Aquaculture for all

Ocean Acidification a Real Threat to Shellfish

Welfare Water quality Sustainability +7 more

NEW ZEALAND - Bluff's oyster fisheries in Foveaux Strait may be at the top of a hit list of species vulnerable to increasing acidity levels in the oceans, New Zealand scientists say.

But reports, distributed by the New Zealand Press Association, say that the global phenomenon of ocean acidification may pose a threat not only to New Zealand's fisheries and aquaculture industries, but to marine ecosystems around the world, according to the national science academy, the Royal Society.

A National Institute of Water and Atmospheric Research (Niwa) scientist at the university, Dr Philip Boyd, said kina, mussels, oysters, and paua were among important coastal species which could be affected.

In the open ocean micro-organisms such as some plankton at the base of global food webs may be left with weaker and thinner shells.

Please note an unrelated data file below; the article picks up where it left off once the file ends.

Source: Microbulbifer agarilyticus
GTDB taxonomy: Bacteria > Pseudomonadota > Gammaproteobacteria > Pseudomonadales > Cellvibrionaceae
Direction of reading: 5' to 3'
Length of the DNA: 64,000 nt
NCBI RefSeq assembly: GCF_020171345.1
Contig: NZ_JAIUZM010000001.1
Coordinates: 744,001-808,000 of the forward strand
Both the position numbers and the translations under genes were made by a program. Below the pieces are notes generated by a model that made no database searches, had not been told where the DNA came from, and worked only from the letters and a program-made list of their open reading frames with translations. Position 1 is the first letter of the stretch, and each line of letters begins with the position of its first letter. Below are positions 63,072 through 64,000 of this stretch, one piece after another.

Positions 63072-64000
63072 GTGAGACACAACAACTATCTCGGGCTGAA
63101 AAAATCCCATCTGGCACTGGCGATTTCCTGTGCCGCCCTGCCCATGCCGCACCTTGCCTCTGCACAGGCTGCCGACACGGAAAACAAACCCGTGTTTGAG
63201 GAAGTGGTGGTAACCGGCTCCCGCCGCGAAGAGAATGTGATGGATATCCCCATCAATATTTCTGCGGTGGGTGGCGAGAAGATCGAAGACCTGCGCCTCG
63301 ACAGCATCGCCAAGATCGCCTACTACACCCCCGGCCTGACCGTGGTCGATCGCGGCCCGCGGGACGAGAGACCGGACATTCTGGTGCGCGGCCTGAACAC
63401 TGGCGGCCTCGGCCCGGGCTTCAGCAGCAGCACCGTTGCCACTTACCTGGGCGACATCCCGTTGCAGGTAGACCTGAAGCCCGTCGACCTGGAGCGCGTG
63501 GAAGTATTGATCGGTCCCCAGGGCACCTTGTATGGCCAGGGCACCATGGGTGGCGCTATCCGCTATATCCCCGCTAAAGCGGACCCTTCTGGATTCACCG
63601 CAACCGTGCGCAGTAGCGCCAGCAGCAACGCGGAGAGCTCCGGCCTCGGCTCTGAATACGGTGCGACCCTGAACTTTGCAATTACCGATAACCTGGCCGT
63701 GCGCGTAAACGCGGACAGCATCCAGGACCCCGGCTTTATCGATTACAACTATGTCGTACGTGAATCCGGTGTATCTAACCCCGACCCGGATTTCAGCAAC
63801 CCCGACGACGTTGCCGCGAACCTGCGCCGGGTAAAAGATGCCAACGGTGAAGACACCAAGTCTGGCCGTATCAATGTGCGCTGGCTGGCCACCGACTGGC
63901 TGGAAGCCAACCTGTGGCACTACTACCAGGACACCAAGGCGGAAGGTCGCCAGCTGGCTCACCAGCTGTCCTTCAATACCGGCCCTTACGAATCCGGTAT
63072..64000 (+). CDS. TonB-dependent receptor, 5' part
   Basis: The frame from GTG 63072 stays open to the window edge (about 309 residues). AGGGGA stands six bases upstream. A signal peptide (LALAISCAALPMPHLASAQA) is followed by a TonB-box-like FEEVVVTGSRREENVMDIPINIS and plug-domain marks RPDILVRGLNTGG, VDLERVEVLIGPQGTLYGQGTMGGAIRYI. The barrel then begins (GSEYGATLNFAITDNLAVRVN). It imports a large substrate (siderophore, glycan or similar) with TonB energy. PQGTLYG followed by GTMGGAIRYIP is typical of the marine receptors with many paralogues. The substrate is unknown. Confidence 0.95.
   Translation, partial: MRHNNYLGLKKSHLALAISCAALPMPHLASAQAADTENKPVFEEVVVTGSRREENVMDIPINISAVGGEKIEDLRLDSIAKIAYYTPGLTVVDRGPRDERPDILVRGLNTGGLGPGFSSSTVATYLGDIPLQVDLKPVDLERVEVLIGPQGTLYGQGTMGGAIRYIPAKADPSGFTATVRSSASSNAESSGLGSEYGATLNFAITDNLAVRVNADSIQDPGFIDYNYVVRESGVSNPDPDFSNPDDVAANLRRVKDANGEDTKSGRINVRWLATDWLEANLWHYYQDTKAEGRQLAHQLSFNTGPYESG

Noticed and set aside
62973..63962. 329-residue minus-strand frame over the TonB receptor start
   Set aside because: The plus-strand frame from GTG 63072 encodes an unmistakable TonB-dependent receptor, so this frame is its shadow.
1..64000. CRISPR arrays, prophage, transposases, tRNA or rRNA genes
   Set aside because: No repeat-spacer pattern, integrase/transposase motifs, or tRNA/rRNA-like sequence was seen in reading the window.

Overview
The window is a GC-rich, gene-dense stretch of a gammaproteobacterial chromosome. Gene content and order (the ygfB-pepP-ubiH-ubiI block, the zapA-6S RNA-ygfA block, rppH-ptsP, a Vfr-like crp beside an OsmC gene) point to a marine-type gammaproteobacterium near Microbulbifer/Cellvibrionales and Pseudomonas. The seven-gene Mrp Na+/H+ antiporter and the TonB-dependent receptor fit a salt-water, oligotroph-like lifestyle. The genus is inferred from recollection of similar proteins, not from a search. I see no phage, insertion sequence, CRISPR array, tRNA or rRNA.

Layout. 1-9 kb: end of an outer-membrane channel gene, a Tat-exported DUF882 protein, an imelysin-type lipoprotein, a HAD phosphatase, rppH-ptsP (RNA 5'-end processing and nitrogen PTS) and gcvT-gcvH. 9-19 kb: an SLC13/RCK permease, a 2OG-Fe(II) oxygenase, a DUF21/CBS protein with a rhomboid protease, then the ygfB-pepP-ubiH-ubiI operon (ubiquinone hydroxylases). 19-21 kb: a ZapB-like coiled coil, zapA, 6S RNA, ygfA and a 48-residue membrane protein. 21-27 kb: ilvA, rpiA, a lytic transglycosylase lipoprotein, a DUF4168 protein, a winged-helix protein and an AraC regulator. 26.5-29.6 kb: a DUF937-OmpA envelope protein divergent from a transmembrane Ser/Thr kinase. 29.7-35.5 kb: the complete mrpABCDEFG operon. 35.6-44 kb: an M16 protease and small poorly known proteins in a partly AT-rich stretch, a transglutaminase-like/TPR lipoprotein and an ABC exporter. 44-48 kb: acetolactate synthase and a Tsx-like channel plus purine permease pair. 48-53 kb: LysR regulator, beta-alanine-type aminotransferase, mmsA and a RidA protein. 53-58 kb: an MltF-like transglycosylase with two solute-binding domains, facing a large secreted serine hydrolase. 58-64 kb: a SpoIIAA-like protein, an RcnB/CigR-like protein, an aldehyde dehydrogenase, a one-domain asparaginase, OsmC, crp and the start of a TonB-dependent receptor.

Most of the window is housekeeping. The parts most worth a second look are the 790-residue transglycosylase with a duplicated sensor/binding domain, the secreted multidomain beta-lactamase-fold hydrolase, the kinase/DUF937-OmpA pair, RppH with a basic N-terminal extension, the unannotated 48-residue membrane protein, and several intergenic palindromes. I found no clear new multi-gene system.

"We will see a significant 'tipping point' in terms of ocean chemistry by as early as 2030," said Dr Boyd. "We may see the shells of some of these 'calcifiers' dissolve".

Both scientists emphasised there were huge gaps in knowledge of how marine life and ecosystems would change, but said the only plausible way to slow down the changes was to reduce emissions of carbon dioxide.

Coastal organisms may have extra resilience because the conditions in which they live vary naturally, and corals in the southern fjords may also have some adaptions in place because of acidic tannins in bush run-off.

But Antarctic ecosystems will be very vulnerable, because colder water can take up more carbon dioxide, and many cold-water organisms such as corals are slow-growing.

Proposals for helping aquaculture adapt have included breeding species capable of tolerating acidity, reducing the acidity of water in which larval stages develop, and changing the species farmed.

Create an account now to keep reading

It'll only take a second and we'll take you right back to what you were reading. The best part? It's free.

Already have an account? Sign in here